Miss Mississippi Tadlock has fond memories of hometown

Published 5:00 am Thursday, July 23, 2009

When Miss Mississippi Anna Tadlock thinks about Brookhaven, itbrings to mind memories of being a happy little girl in a smallsouthern town.

“My childhood was basically spent there. I guess Brookhaven hasthe reputation for being not just a small town, but a good smalltown to live in,” she said. “All my younger memories are from whenwe lived there. Because of that, I’ve always had a love for thatsmall-town feel.”

Tadlock, who attended city schools in Brookhaven, but moved toBrandon with her family when she was 12, graduated from NorthwestRankin High School in 2004. She is the daughter of Felicia andTommy Tadlock of Brandon, and the granddaughter of Brookhaven’sTravis Tadlock and the late Melba Tadlock.

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She said she still loves to visit her grandfather because sheknows Brookhaven will always have the feel of home away fromhome.

“I grew up in the First Baptist Church of Brookhaven, that’swhere we went for so many years,” she said. “Every time I go back,I always see someone I know, someone that knew my parents orgrandparents, that taught me in school or Sunday school, or amother of my friends when I lived there. I love knowing wherever Igo I’ll probably bump into someone that I know.”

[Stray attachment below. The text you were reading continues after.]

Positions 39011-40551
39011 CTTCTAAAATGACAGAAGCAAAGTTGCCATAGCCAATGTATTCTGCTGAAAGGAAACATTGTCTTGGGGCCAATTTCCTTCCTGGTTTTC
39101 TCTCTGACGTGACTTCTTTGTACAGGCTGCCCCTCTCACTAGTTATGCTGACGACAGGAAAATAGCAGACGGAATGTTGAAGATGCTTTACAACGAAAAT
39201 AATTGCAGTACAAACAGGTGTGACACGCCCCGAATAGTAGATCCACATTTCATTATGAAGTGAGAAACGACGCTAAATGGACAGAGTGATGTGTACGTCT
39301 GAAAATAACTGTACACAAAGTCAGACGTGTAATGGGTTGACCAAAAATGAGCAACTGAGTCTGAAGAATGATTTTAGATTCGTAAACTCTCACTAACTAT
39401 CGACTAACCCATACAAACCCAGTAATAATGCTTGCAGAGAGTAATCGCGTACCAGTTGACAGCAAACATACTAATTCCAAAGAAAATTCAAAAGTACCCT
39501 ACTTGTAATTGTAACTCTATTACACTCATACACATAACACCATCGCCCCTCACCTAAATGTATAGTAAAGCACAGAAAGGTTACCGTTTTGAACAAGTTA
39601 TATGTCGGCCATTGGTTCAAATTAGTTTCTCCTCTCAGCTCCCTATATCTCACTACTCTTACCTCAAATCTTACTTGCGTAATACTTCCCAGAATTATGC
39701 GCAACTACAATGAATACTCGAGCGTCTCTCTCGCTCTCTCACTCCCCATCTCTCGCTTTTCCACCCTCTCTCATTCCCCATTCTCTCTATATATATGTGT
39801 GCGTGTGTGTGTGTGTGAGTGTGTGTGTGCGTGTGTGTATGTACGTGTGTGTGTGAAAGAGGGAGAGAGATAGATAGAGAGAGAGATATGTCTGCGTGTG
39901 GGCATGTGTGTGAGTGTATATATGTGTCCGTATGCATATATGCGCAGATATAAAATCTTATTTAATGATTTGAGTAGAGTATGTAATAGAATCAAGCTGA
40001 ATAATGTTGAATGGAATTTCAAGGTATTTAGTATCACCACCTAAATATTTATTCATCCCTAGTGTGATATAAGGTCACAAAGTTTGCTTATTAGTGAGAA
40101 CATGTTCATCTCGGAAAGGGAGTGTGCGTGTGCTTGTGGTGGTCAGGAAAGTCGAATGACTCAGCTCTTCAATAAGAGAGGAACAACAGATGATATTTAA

Tadlock said she knew the first time she attended a MissMississippi Pageant that it was a goal she wanted to achieve toserve a term as the leading lady for her home state.

“I saw what happens when you win, saw the doors of opportunitythat open to the girls who are Miss Mississippi,” she said. “When Iknew I wanted to put forth a strong effort to be Miss Mississippiwas the first year I ever went, 2006.”

It was after years of preliminaries that she got there, and onher second try at the big show, she made the Top 10, which shewould do three out of her four years in the pageant.

But in Tadlock’s case, the fourth time is the charm.

“It really depends on how bad you want it. I’m reallycompetitive, and I have the attitude that you do whatever it takes.I wanted to go to Miss Mississippi so bad, there was no question ofif we were going, it was when,” she said.

And strangely enough, the other premonition she had was more ofa joke than anything. She said somehow she knew she would be theone to have to field a question about the late King of Pop.

“It’s funny that I got the on-stage question about MichaelJackson, because all week I thought, ‘I would be the one to get theMichael Jackson question,'” she said. “I think that’s the mostoff-the-wall on-stage question I’ve gotten.”

The question involved how Tadlock thought Jackson would beremembered, whether for his musical greatness or for child-relatedcontroversies. Tadlock responded that she hoped he’d be rememberedfor his music, but still likely for both.

She must have handled the question right, because the judgeschose her to represent the state at the Miss America pageant onJan. 20 in Las Vegas.

“The on-stage question, it either loves you or it hates you. Youcan get one of the best questions ever or something that’s totallyoff the wall,” she said. “

And she said during her year of service as Miss Mississippi, shewill carry the parts of who she is that were forged in Brookhavenwith pride.

“I will be promoting why small towns are so important for whatthey represent and what they are,” she said. “Some people love tolive in big cities and metropolitan areas, but the reason I amwhere I am today is because I was raised in a small town.”